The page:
One more book read. You would think I would have read more during this time being sick, but I just want to sleep and watch Hogan's Heroes. The Pox book was definitely put away because who really wants to read a book about fatal illnesses when one feels like crud warmed over? I listened to half of the audiobook/radio program for America: Empire of Liberty. I'll listen to the rest on my commutes to and from work.
I finished The Immortal Who Loved Me by Lynsay Sands on Wednesday. The Argeneau series is a lot of fun. I figure most vampire books should be written in a humorous vein (no pun intended). Serious vampire books tend to put me off. This one was not as funny as the majority of the others, but it was definitely not the most serious.
The jist of this series, and this is not really a spoiler, is that the immortals (vampires) are originally from Atlantis. Their society was isolated and developed into an extremely technologically advanced one before it was destroyed by a series of earthquakes. There had been an experiment to heal wounds using nanotechnology that went awry. Instead of the nanos disintegrating after healing the cancer or injury they were being used for, their lack of specific programming made them run amok inside the body of the patient and heal everything. Since the human body is assaulted by UV rays, pollution, etc., there is always something for the nanos to heal. Since the nanos used blood as fuel, the patients needed to constantly renew their blood supply since the little buggers were using it to keep them at the peak physical state constantly. Before Atlantis fell, transfusions were used. After it fell and the survivors made it out, if they were immortals, they needed to use other means to survive in the non-medically advanced world they found themselves. The nanos adapted their bodies to grow fangs when necessary.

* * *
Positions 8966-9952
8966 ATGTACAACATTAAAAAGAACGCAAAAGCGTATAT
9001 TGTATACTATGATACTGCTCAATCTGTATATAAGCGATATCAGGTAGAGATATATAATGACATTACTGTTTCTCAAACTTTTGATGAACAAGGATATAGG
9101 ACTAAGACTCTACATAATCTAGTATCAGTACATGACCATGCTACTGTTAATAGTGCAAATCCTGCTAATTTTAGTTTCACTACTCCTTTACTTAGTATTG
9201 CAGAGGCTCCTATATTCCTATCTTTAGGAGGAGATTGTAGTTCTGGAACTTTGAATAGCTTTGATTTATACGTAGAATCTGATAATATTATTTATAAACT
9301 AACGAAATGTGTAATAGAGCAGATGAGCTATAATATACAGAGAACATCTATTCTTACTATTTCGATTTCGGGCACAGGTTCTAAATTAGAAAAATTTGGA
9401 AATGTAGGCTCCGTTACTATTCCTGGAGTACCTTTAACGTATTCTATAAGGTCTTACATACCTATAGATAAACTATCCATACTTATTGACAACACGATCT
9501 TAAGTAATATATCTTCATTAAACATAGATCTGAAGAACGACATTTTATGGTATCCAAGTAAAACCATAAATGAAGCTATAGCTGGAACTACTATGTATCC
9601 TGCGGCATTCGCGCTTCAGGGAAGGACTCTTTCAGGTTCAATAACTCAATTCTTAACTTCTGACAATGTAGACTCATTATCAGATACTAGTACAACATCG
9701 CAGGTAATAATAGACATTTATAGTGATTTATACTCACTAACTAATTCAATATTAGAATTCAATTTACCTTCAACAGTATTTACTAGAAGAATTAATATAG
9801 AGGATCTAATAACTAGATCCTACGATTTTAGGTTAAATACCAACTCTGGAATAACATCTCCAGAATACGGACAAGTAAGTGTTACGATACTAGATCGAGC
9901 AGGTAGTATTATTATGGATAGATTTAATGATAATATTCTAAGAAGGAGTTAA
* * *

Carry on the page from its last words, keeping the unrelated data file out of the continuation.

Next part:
The world she's built is pretty cool. It's mostly set in Canada, for anyone looking for a book set somewhere not the US. The people are also interesting. Basil is one of three brothers who escaped Atlantis' fall. He works on the Council. Sherry, the heroine, owns a kitchenware business, and is brought into the whole world when a character from a previous novel ducks into her store to hide from one of the villains that's been popping up in the last five or six books.
This really isn't a stand-alone novel. Too much of its plot is contingent on having read earlier books. A person getting into the series with this one would possibly be a little confused. The nature of the events mean there are a lot of previous characters popping in and out and things are assumed to be known. Ms. Sands definitely explains things for the newbie to the series, but I would still be disappointed by the immediacy of the romance between Sherry and Basil. Relationship growth happens after she basically accepts that they are life-mates. Basil, knowing the way things work, immediately accepts that Sherry is his life-mate when the two characters who seem to be turning into the match-makers of the series just say, "Here she is. Have fun, you crazy kids."
Also, the plot-line with Sherry's father bothered me.
If you want to start the series from the beginning, read A Quick Bite. To tell the truth, this newest one of hers probably won't be re-read much, even if it does go on my keeper shelf because it's part of the series. Here's hoping the next one in the series is much better.